Thom ka kai marinated mushrooms, toasted cashews. Thom ka kai, or tom kha gai, is a Thai hot and sour soup made with coconut milk, lemon grass, and chicken. It definitely gave the mushrooms a unique Thai tinge, which I rather liked, and which went well with the watercress' own unique tang. I would've preferred the cashews a bit crisper though.

Supplement 1: Southern Rock Lobster Salad [$15.00]
Mache, citrus supremes, grapefruit vinaigrette. The sweetness of the mache base paired well with the sweetness of lobster, but this combination was lost in the other flavors of the dish. The citrus, vinaigrette, and pomegranate seeds all resulted in a sourness that hid the natural flavor of the lobster, which should've been the star here.

Supplement 2: French Trio [$18.00]
Escargot, sweetbreads and foie gras. The escargot was my favorite item in this troika. It was a traditional Bourguignon presentation, cooked in garlic butter, and served atop a delightful puffy pastry. The foie gras, meanwhile, was a typical preparation and a bit too sweet for me. Finally, the sweetbreads had a nicely cooked, golden brown exterior that gave way to a richly flavored, slightly gamey interior; overall it was quite nice.

3a: Quail
Black truffle sausage, butternut squash, chanterelle mushrooms and Cognac sauce. The was easily one of the best preparations of "quail" I'd ever had. I use quotes as this wasn't really quail, but a quail shell stuffed with a truffled sausage made of chicken. It was quickly apparent that this wasn't a typical bird, once I saw that it was basically a large lump of meat, no bones, no entrails, with wings and legs attached. The sausage had a spongy textural a bit reminiscent of meatloaf, and was simply marvelous, especially when eaten with the quail's crisp skin. I was impressed at how well-integrated the sausage was; it was tough to determine where the sausage ended and quail began! The accompanying chanterelles were a nice touch, but the butternut squash purée was completely redundant.

3b: Prime New York Steak
Portobello mushroom gratin, sauce à la forestière. The gratin was interesting, basically a cheesy layer on top of a portobello mushroom. Forestière sauce is a rich, mildly sweet brown sauce made with mushrooms and beef stock. Here, it added a lot to the beef, which otherwise would've been quite boring. The beef itself was nice enough, but paled in comparison to the Wagyu steaks I've had at places such as CUT. Again, as with the previous dish, I didn't care for the butternut squash.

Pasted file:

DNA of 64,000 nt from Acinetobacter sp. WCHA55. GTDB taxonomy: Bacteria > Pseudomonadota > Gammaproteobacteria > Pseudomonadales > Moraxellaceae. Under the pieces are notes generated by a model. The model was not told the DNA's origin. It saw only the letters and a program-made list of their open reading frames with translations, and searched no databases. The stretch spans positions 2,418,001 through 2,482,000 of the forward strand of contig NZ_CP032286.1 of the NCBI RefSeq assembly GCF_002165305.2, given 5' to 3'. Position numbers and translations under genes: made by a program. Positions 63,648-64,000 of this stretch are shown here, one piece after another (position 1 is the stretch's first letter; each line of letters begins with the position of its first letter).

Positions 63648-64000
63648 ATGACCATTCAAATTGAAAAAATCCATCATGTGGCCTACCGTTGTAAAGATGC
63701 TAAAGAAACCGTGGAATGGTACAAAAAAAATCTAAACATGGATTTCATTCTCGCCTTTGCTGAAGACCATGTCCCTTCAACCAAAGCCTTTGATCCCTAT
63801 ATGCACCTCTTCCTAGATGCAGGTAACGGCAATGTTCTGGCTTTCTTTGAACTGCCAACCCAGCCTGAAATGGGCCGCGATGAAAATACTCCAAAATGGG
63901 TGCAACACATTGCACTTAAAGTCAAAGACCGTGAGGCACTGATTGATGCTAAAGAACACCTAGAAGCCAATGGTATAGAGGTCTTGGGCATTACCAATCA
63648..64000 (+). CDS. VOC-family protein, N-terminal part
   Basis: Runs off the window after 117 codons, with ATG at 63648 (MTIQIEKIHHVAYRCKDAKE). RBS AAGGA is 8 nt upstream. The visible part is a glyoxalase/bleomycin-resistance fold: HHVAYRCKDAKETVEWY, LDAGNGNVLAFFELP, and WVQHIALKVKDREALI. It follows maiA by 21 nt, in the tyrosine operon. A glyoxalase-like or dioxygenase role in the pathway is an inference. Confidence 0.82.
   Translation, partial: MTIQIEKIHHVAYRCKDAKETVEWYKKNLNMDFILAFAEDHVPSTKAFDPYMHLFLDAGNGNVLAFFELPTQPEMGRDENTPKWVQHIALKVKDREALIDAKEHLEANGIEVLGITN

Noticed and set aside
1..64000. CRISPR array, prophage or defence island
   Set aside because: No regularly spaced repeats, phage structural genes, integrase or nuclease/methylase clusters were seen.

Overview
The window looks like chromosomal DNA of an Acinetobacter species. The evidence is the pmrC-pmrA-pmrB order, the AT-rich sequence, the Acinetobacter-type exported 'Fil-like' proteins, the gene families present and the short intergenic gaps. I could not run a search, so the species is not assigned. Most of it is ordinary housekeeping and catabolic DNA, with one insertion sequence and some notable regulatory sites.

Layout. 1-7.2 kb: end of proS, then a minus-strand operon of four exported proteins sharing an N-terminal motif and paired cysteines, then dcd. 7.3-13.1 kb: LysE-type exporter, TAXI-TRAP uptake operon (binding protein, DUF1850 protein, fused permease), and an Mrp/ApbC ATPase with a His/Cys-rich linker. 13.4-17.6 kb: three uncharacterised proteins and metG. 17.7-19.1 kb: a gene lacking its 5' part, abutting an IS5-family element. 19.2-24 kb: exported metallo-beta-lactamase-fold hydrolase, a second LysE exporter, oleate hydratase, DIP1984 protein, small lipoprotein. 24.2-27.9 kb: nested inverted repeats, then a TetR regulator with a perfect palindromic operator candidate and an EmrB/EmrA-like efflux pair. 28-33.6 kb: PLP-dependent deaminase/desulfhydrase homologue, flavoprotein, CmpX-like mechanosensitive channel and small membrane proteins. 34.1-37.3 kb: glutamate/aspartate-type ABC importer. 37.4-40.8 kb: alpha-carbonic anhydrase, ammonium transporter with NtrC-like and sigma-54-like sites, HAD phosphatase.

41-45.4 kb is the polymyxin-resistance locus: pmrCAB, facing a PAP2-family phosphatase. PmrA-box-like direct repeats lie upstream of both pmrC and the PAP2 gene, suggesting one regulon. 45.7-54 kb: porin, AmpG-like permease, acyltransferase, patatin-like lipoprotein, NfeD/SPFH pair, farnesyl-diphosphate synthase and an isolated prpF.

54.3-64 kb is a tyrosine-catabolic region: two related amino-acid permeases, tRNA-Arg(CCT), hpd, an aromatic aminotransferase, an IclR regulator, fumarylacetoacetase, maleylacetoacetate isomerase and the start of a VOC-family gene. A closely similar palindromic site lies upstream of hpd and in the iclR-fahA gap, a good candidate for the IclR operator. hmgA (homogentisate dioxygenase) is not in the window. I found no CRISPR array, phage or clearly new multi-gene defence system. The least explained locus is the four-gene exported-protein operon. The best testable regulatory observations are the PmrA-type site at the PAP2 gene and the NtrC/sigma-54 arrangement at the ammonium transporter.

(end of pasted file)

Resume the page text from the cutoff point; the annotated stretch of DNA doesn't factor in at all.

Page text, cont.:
4a: Crème Caramel with Fresh Seasonal Berries
Crème Caramel, or simply flan, is a custard dessert with a layer of soft caramel on top. The custard portion was nicely dense, rich, and very sweet, while the berries added a contrasting tartness. A delicious dessert, but nothing groundbreaking.

4b: Ile Flottante
Slow-baked meringues, crème anglaise, bittersweet chocolate mousse. This, on the other hand, was much more interesting. "Ile Flottante" is French for "floating island," or a dessert consisting of an "island" of meringue floating in a "sea" of crème anglaise. The meringue consisted of both the light, airy uncooked variety (the "stem" of the mushroom) and the classic dry cookie-like version (the "cap"). Both preparations were quite mild, and benefitted from the surrounding ocean of sweet crème française.

Though not as strong as last time, this meal at Leatherby's was nevertheless quite enjoyable. In fact, I still think it's one of the best restaurants in Orange County. It is thus unfortunate to see the place in such a constant state of flux, which I've heard blamed on things such as an odd location and lack of marketing. I don't think the food is a problem. New Executive Chef Schoenburg has a reputation for turning places around, so it's my hope that he can work his magic here at Leatherby's.